Debt can be a useful tool in building a business, as long as you don’t spread yourself too thin trying to repay the debt, says Rob Lake, senior vice president and head of Life Sciences at Bridge Bank.
“You get to a point where it becomes challenging to raise equity,” Lake says. “Now you have all this debt and you have potential equity providers who are leery of working with you because they don’t want their money to just be used to pay back debt.”
Biotech and life sciences companies are big business in today’s economy, but getting off the ground and beyond the early-stage growing pains can be a challenge.
Smart Business spoke with Lake about the consequences of being overleveraged and what you can do to get back on track toward achieving your goals.
What are some clues that your company may be overleveraged?
There are a couple clues that offer evidence that your company may have taken on too much debt.
Typically, biotech and life sciences companies will utilize a venture debt structure that includes an interest only (IO) period that ranges anywhere from 12 to 24 months. During this period, you only pay interest, not principal.
It’s an effective way to reduce the cash burn at least on a temporary basis. And it’s understandable when businesses look to prolong this period to avoid having to pay both interest and principal for just a little bit longer.
If you are struggling to find debt providers willing to refinance your loan and enable you can extend the IO period, however, that’s a sign that you may have taken on too much debt.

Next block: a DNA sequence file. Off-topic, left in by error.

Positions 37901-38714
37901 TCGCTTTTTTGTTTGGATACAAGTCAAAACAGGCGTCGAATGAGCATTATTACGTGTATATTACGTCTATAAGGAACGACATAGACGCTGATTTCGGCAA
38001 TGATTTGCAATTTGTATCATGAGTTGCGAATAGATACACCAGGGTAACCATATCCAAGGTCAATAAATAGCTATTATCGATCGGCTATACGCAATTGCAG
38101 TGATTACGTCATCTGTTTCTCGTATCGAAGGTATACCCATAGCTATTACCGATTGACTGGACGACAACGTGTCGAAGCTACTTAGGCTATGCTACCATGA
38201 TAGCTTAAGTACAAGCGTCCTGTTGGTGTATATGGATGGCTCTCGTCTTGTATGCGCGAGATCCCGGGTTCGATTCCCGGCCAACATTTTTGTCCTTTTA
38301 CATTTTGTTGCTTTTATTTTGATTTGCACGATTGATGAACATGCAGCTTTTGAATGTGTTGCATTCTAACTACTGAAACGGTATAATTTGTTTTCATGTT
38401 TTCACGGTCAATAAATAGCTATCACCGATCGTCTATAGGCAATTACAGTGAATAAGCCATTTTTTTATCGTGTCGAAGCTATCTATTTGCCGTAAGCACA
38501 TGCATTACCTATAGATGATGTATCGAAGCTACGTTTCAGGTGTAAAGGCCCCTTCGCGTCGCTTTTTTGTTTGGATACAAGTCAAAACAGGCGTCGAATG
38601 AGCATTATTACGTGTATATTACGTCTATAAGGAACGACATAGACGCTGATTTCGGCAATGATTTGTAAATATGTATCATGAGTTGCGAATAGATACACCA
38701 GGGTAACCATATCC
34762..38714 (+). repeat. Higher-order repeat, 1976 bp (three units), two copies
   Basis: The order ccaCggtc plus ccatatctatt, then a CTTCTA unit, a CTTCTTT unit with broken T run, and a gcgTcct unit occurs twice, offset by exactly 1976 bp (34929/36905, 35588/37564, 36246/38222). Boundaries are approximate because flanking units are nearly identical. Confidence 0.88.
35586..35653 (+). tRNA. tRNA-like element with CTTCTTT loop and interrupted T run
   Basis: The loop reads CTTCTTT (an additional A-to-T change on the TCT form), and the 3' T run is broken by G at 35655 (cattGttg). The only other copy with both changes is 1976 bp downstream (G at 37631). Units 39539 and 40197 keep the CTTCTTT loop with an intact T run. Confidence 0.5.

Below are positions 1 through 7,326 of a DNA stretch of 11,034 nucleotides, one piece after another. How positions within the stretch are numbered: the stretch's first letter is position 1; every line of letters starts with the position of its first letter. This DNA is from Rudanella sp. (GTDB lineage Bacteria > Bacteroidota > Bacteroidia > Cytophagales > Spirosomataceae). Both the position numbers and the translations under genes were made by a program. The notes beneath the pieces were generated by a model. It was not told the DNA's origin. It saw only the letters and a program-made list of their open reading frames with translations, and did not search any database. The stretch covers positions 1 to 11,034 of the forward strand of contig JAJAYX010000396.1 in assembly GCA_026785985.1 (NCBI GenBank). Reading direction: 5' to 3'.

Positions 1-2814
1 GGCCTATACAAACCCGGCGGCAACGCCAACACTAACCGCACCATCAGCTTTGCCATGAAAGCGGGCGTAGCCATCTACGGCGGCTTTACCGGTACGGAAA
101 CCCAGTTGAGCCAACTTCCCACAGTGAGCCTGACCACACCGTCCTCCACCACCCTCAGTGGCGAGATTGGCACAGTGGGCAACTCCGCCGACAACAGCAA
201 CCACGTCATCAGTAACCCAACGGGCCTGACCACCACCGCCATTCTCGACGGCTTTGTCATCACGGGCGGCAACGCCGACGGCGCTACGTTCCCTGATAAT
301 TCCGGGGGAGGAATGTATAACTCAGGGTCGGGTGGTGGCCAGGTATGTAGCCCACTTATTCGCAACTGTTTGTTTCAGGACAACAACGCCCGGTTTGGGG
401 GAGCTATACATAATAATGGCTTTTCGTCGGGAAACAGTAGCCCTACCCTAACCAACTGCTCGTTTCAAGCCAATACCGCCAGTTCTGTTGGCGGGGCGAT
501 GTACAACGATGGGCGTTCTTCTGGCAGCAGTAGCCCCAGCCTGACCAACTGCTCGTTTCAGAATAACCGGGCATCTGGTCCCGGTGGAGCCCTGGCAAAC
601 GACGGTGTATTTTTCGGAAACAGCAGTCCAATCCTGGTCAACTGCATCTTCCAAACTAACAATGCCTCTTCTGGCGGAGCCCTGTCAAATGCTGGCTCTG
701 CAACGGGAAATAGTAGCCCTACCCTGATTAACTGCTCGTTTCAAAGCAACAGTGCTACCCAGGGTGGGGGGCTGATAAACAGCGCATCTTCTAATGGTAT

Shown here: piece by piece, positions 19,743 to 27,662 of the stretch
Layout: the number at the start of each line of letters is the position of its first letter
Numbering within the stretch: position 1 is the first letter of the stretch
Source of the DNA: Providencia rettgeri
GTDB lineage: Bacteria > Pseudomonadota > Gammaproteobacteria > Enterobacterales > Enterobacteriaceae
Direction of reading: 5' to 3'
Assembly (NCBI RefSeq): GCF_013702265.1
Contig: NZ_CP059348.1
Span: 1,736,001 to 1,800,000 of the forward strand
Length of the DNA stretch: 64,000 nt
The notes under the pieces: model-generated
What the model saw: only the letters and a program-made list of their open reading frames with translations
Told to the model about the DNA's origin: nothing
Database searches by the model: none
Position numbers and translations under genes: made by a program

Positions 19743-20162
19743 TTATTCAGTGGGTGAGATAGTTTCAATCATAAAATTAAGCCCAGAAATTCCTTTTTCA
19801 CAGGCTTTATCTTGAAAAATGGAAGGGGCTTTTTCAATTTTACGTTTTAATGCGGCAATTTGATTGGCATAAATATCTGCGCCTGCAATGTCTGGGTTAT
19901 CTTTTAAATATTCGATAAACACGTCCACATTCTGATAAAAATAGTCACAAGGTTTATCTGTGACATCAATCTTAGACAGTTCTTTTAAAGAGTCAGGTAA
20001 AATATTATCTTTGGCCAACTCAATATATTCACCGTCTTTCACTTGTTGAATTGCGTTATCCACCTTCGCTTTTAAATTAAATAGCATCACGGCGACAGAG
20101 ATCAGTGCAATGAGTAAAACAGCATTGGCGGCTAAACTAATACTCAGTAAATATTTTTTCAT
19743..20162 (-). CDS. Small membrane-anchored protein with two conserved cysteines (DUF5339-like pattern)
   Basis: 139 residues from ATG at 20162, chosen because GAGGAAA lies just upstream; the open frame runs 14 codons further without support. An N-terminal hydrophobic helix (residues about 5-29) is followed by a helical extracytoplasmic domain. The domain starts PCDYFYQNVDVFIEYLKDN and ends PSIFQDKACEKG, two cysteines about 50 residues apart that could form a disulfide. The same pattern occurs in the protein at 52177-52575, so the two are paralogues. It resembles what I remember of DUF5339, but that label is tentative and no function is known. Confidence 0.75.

Another clue that you may be overleveraged is if you’re at a point where equity providers don’t want to make any additional investments until you restructure or refinance the existing loan in an effort to reset the IO period.
It’s really challenging if you find it difficult to refinance your existing debt and at the same time are unable to attract additional equity capital.
What can an overleveraged company do to turn things around?
If you want to continue to fund the business, you may have to do a very dilutive transaction, meaning you take on some equity at a lower valuation.
Existing shareholders may get diluted because you typically have the next round of equity with a new investor that will look to lower the valuation of the company.
From a lender’s perspective, right-sizing the debt is more art than science. There isn’t a formula that you can put all the numbers into and get an ironclad solution.
Yes, there are financial metrics that can be used to help determine the right amount of debt for a business, but those metrics are still based on variables and data that may not be as reliable as you would like.
As an early-stage company, it’s hard to pinpoint the true value of the company. Determining the appropriate amount of debt based on the current value of the company is not always accurate.
What’s the key to boosting optimism with your stakeholders?
You need to be collaborative and get everyone around the table to explain the situation. Have your investors reconfirm their support for your business. This will help put your lender at ease.
Talk to your debt provider about an additional IO period or a refinancing/restructuring of the loan. This will help put your investors at ease and may entice them to put in additional equity capital.
Lenders like it when a company has a collaborative attitude and is forthright with a challenging situation. Good management teams are able to coral all of the stakeholders, get everyone to work together and get the company out of a precarious situation.
Demonstrate that you have a plan and work with your investors, lenders and business partners to make it happen. ●
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